1 Fenrill

Springboard Reflective Essay Template

Argument in Photo Essays

If you’re building your first photo essay, get ready for an exciting challenge. A photo essay is essentially a story—or in this case, an argument—that is made through mainly images instead of text.

When you build an argumentative photo essay, just as with any other essay, you’re going think about what your main argument is and what kind of evidence you’ll use to support your claims. In the case of a photo essay, your evidence comes through visually, in pictures.

For example, let’s say you want to create a photo essay about people who live with food insecurity in your area. You would want to take pictures of people who deal with food insecurity, perhaps take pictures of their pantries and refrigerators. These pictures could be extremely powerful and persuasive. The appeals to pathos would be strong and moving.

Of course, you should be sure to get permission before you take anyone’s pictures, but photo essays can be a wonderful opportunity to express your creativity and make your argument in a powerful manner.

Sometimes, seeing an example is the best way to get started with a new project. The video below shows a sample student photo essay on the dangers of plastic. Notice the powerful argument the student is able to make by using images and very little text.

Saavedra, S. (2010, April 18). The plastic soup photo essay. [Video file]. Retrieved from https://www.youtube.com/watch?v=SQh898IcOgM

Springboard online website:



Senior English ALL UNITS Springboard pdf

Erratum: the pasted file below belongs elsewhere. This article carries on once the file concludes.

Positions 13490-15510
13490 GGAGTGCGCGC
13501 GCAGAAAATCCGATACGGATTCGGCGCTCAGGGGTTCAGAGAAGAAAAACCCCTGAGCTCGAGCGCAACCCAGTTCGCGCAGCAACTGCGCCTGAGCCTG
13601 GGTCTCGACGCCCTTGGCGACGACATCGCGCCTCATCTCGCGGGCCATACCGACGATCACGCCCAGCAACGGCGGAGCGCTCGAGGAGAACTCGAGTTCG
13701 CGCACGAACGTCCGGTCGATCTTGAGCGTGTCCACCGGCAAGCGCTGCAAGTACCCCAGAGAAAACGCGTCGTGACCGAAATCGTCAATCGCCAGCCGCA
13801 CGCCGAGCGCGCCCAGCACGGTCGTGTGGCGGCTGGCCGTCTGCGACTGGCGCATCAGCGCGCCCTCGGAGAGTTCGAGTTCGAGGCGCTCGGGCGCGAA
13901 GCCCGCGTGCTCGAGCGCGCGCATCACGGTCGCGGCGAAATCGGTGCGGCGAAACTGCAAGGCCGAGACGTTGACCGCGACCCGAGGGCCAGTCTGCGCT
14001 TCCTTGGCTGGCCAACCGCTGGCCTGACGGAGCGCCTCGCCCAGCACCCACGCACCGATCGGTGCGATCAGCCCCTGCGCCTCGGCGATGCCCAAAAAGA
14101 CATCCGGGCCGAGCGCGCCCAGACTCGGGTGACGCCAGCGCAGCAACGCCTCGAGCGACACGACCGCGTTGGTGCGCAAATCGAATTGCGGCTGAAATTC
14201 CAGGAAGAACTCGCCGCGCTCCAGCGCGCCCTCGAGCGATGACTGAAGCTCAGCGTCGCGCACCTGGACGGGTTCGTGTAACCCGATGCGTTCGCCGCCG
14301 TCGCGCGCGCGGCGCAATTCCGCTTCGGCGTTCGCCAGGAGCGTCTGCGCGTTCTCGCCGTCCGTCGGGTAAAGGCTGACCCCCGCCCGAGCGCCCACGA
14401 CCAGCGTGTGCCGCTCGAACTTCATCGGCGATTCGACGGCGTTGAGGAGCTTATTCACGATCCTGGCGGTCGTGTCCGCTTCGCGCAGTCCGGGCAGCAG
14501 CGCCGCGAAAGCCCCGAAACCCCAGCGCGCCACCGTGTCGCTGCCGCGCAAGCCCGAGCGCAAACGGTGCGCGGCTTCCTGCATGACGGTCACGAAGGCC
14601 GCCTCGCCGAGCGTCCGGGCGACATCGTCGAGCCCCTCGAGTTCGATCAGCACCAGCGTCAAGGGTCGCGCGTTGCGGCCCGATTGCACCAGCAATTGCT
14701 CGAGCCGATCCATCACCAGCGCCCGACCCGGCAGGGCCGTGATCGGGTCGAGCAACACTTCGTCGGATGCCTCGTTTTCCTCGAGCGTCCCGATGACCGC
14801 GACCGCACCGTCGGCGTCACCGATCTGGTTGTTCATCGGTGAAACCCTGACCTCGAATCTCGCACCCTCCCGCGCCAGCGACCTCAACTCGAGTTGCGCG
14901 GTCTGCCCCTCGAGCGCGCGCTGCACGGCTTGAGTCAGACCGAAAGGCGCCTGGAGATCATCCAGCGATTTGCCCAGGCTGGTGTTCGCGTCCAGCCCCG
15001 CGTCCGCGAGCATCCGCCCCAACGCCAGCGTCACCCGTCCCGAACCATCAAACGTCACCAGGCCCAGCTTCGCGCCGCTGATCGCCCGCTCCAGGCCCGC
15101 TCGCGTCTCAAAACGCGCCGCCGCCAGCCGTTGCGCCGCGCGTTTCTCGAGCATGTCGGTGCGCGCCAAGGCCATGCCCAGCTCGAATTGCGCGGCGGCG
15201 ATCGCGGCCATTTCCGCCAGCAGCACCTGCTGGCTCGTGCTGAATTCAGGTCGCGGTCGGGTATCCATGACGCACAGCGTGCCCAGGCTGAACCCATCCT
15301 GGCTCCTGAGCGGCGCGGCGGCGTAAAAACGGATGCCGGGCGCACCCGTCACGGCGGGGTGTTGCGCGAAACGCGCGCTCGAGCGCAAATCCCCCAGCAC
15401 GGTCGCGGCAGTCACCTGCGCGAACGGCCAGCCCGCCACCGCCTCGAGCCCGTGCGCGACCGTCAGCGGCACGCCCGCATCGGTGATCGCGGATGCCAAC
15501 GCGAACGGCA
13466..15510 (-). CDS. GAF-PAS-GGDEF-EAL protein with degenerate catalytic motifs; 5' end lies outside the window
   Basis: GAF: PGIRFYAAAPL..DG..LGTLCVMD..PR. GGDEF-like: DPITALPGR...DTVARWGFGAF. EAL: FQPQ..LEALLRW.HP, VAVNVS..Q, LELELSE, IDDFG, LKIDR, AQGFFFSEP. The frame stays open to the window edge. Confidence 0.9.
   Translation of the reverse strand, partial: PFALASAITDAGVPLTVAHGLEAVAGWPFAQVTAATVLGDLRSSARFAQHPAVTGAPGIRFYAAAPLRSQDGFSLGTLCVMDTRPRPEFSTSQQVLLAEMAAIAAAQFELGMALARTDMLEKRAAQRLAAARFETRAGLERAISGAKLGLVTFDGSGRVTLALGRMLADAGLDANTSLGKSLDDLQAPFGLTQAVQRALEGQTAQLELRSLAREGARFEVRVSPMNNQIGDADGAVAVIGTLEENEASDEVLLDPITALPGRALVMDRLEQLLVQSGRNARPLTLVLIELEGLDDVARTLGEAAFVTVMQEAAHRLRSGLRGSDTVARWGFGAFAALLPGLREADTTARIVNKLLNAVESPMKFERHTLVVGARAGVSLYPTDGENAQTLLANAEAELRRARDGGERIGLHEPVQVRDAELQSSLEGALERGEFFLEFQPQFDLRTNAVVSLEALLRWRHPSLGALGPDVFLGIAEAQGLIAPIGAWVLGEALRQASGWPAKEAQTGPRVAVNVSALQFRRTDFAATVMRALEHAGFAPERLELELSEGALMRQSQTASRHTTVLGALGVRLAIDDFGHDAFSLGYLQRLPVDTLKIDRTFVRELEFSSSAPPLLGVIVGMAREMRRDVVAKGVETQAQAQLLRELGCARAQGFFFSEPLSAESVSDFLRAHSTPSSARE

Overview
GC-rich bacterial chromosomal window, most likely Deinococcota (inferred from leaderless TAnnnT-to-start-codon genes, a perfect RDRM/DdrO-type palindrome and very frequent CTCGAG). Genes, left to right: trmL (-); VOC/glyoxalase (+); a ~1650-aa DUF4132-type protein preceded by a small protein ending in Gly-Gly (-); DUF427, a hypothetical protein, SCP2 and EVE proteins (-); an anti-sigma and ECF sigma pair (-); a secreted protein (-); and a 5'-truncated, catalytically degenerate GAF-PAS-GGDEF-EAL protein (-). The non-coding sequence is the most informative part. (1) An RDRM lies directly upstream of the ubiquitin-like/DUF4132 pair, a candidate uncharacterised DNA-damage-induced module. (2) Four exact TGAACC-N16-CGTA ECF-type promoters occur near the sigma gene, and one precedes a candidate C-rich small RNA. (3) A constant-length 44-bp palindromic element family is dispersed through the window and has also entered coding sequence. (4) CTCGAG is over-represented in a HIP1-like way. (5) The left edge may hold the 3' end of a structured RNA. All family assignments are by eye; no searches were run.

Springboard Graphic Organizers 


Critical Approaches to Literature: Types of Criticism 


Grade 12 - Theme: How Perception Changes Meaning

Unit 1 - Perception is Everything: May include readings from Amy Tan's "The Joy Luck Club" or "Shooting An Elephant" by George Orwell; scenes from Alfred Hitchcock's "Rear Window"; Activities: Create a photo essay; creative a reflective essay

Unit 2 - The Subjects: May include scenes from "My Fair Lady," "The Manchurian Candidate," "Nine to Five," "Cinderella" and "The Legend of Bagger Vance." Activity: Write a script transforming a scene from "Pygmalion" reflecting one of the critical lenses studied (cultural, feminist, archetypal, or Marxist)

Unit 3 - The Story: May include reading "My Sister's Keeper" by Jodi Picoult or "The Poisonwood Bible" by Barbara Kingsolver; song "We Didn't Start the Fire" by Billy Joel.

Unit 4 - The Palette: Shakespeare's play, "Othello" and modern film versions of that play; song "The Right to Love" and an essay by Tilden G. Edelstein, "Othello in America: The Drama Of Racial Intermarriage." Activities: staging an interpretation; composing an argumentative timed writing  


Unit 1 Springboard stuff: Perception is Everything


Embedded Assessment #1